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Virology. 1997 Oct 13;237(1):66-77.

Induction of intracellular membrane rearrangements by HAV proteins 2C and 2BC.

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School of Biological Sciences, University of California, Irvine, California 92697, USA.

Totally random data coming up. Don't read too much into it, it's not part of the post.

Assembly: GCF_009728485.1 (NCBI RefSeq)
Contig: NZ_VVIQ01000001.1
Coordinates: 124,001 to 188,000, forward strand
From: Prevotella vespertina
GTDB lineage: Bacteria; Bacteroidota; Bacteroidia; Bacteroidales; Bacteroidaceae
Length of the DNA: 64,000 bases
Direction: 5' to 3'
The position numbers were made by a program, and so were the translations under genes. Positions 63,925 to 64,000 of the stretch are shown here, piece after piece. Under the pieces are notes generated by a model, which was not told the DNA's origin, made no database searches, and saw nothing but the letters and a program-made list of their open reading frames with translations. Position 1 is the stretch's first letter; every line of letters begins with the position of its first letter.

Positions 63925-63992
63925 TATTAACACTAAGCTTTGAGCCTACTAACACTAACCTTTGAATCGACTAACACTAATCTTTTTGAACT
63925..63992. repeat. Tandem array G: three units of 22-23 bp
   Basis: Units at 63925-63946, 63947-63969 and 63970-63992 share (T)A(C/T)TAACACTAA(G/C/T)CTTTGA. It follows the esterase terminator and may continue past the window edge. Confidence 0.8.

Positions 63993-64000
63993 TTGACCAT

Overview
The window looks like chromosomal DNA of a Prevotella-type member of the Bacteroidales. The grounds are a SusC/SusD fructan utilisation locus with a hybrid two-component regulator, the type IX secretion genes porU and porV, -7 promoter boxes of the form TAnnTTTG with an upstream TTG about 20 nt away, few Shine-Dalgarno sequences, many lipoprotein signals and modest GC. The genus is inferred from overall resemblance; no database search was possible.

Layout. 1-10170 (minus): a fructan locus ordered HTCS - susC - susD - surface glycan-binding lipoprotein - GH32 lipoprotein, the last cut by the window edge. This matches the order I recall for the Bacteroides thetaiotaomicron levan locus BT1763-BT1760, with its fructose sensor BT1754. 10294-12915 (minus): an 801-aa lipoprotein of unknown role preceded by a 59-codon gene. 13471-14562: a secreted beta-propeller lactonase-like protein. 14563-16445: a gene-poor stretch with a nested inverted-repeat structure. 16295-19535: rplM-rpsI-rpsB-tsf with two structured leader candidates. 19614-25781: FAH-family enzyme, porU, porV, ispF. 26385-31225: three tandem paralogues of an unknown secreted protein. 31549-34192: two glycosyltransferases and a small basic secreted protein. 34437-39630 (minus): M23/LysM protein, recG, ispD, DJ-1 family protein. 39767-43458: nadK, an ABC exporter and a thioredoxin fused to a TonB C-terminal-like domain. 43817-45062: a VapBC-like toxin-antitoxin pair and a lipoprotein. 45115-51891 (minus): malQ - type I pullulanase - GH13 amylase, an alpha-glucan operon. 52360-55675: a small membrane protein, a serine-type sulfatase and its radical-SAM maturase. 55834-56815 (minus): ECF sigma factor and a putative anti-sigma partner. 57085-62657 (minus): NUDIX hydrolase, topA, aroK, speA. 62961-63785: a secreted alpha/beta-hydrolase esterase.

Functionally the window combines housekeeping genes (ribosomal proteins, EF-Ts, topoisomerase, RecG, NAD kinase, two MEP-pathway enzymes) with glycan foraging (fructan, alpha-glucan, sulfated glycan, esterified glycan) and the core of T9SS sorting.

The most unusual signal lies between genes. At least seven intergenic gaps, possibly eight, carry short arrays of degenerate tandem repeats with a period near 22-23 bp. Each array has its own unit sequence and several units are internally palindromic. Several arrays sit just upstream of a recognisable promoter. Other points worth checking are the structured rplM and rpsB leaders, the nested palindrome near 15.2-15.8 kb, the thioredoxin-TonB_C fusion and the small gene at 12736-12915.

Hepatitis A virus (HAV) is distinguished from other picornaviruses by its slow and relatively poor, noncytopathic growth in cultures of mammalian cells. The 2C and 2BC proteins of HAV have been implicated in the determination of virus growth in cultured cells. The homologous proteins from other picornaviruses, such as poliovirus, have been demonstrated to exhibit multiple activities, such as RNA binding, nucleotide binding and NTPase, and membrane binding and reorganization. At least some of these activities are required for viral RNA replication. We report here that HAV 2C and 2BC proteins, like their poliovirus counterparts, can induce rearrangement of intracellular membranes and directly or indirectly interact with membranes. Therefore, the inefficient replication properties of HAV are not consequences of the inherent ability of 2C (2BC) to interact with membranes. The effect of 2C (2BC) protein sequences derived from a cell culture-adapted (cc) strain of HAV was compared with that of corresponding protein sequences from either a wild-type (wt) strain of HAV or a faster replicating cytopathic (cp) strain. The analysis demonstrated that mutations acquired in wt virus during adaptation to cell culture do not change dramatically either the ability of these proteins to associate with membranes and induce membrane alterations or the specific architecture of the induced membrane structures. On the other hand, 2C, but not 2BC, protein from the cp strain of HAV induced different membrane structures.

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